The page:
A Matter of Mapping, or Why Maps Matter
by Susan McCaslin
(based on David McCloskey’s map of Cascadia, unveiled at the Cascadia Poetry Festival in Nanaimo, British Columbia, April 30-May 3, 2015)
First off, up to now I haven’t been much of a map person. I’m generally intimidated by maps and can’t figure out how to read them, often holding them upside-down and relying on a GPS. I’ll gladly turn to photos, stories, and even poems when preparing for a trip, leaving the mapping and interpretation of maps to my husband. Woe to us if he asks me to navigate. Unlike me, Mark poured over maps as a teen, dreaming, planning in preparation for extended trips into the wilderness. Maps were and remain for him portals to the natural world he loves. They make possible pre-hensive (reaching out to grasp beforehand) experience of the terrain.
Yet I’m a poet with a contemplative bent. So, challenged by David, I decided to meditate on his map as one would on a painting, mandala, or icon. What if I could gaze on a map as sacred art, enter it as sacred space? I wanted to engage with the map as conduit. What might go on between my body, mind, soul, and the lines, forms, and colours of the map would surely become a liminal place, a threshold. Transport me, o map!
Plato speaks of the Forms: Beauty, Truth, Goodness. I used to think the philosopher’s Forms were abstractions, but realized when going deeper into Parmenides and the Pythagorean roots of Socrates’ dramaturgy, that the Forms are more like living beings (Gk. Zoes, life forms) that connect us to a more holistic reality. Maps can be complex layerings with biological and geological features demarcated but resonating together. As Robert Bringhurst pointed out during his talk at the Cascadia Poetry Festival, we could add to maps the layering of languages (especially the indigenous languages that preceded western presence on this continent). For me, David’s map has become an energetic form, a living blueprint or field evoking the complexity and beauty of our bioregion.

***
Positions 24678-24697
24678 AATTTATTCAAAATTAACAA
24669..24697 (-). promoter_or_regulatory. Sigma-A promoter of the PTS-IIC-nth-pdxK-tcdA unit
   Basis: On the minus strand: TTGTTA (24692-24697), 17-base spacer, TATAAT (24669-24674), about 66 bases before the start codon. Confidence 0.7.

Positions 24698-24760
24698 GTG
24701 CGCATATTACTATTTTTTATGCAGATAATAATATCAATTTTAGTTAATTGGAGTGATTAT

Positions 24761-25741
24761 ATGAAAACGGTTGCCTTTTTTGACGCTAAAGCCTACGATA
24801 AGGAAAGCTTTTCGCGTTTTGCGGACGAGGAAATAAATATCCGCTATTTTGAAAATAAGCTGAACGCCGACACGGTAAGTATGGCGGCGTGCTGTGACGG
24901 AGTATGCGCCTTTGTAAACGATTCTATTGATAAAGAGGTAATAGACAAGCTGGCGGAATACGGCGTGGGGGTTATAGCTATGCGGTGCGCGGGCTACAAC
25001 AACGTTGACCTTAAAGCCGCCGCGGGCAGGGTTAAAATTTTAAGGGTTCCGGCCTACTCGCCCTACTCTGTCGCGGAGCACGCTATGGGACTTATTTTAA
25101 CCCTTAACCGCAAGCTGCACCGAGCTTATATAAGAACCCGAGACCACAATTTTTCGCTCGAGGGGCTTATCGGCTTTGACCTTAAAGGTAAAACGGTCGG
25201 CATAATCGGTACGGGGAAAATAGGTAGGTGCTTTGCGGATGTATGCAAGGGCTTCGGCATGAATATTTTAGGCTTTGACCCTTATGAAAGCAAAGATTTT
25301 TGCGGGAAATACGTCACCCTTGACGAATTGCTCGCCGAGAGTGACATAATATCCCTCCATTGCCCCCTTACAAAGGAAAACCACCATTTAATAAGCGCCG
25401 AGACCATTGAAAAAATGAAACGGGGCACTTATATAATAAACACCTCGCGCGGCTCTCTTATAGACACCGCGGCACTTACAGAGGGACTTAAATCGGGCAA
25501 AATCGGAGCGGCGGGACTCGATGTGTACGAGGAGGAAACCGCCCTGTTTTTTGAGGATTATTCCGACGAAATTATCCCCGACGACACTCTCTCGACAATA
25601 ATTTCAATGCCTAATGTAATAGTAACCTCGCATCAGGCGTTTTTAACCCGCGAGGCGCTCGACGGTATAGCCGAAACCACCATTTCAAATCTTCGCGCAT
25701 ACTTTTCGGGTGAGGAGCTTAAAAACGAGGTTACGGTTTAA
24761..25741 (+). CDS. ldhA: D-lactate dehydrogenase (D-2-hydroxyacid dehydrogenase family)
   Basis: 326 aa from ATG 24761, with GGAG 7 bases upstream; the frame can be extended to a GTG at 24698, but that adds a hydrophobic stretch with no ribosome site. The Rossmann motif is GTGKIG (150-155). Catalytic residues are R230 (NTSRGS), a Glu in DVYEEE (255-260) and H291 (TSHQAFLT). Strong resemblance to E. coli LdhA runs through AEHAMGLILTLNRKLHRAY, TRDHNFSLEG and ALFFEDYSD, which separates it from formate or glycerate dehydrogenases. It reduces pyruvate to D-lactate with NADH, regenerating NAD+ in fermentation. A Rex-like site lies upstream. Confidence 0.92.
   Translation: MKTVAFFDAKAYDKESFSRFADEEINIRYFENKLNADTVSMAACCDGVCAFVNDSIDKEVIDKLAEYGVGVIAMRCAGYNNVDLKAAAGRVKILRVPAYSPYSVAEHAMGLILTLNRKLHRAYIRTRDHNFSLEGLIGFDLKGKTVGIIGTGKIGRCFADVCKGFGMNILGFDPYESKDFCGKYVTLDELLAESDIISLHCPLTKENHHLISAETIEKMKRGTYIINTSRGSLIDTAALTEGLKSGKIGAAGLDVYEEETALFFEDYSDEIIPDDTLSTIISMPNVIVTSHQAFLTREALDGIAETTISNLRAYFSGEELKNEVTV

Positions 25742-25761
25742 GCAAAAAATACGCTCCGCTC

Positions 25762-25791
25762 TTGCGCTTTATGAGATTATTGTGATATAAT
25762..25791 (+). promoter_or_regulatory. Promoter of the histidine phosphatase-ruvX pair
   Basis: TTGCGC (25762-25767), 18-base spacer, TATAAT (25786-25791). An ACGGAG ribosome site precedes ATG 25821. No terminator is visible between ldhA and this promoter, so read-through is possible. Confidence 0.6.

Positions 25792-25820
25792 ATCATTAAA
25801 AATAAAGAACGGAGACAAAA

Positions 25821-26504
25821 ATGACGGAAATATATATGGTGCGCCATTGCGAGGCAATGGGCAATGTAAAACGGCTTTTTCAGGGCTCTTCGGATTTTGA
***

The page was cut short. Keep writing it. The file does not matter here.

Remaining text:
At the conference, B.C. poet Harold Rhenisch presented a compelling account of his zig-zag journey back and forth across the border between Canada and Washington State to explore the Columbia Gorge. For him, the political border between the Canada and the US, an artificial construct, became inconsequential, as it had been to the aboriginal peoples who had roamed freely in this bioregion stretching from northern California to southern Alaska. Harold discovered himself as “trans-national” through his connection to the particularities of place within a wider ecology. He related how the border guards were suspicious of a guy wandering back and forth across a well-monitored post-911 border. Was he a drug dealer, a potential terrorist? No, just a seeker, an explorer, a lover of rivers, petroglyphs, waterfalls that claimed him. A poet.
My map meditations proceeded. When a person connects vitally to the land through the portal of a map, that that place may open to an ever-widening set of interrelated circles. Someone so connected may come to indwell the land and be inhabited by particular birds, animals, sounds, winds, weathers. Someone so infused, starts to feel part and parcel of the bioregion. We are all essentially connected to the earth, but most of us don’t live that intimacy very deeply. At this time, it has become more and more apparent that we are plundering and destroying the very ecosystems that support us.
By moving from map to a feeling of embeddedness in a bioregion, we may access the interconnected circles of the local, continental, global and planetary ecosystems. “Systems” is perhaps too mechanistic a word for the process of waking up inside Gaia, sentient earth-consciousness. Someone who experiences a particular ecosystem in this way, might just momentarily feel all the eyes of the spheres looking through her body, her eyes. This is what the ancients called the realm of the cosmological as it ties to the particular. So maps have the potential to move us from microcosm to macrocosm and back. A dance. We too are mapa mundis, smaller maps of the world.
By gazing at a well-wrought map we have the opportunity to take an imaginative leap from looking as from outside (apparent objectivity) to being present in the terrain. A true map creates a phenomenology of perception. A rich map like David’s offers new possibilities of being-in-the world, breathing what you first only conceptualized and considered separate. Being present in this way helps us progress from bioregional, to planetary, to cosmic consciousness. Sounds abstract but it’s not.
Maps can be reminders that we are meant to be at home where we are. Like a good poem, a good map like David’s participates in the reality to which it points.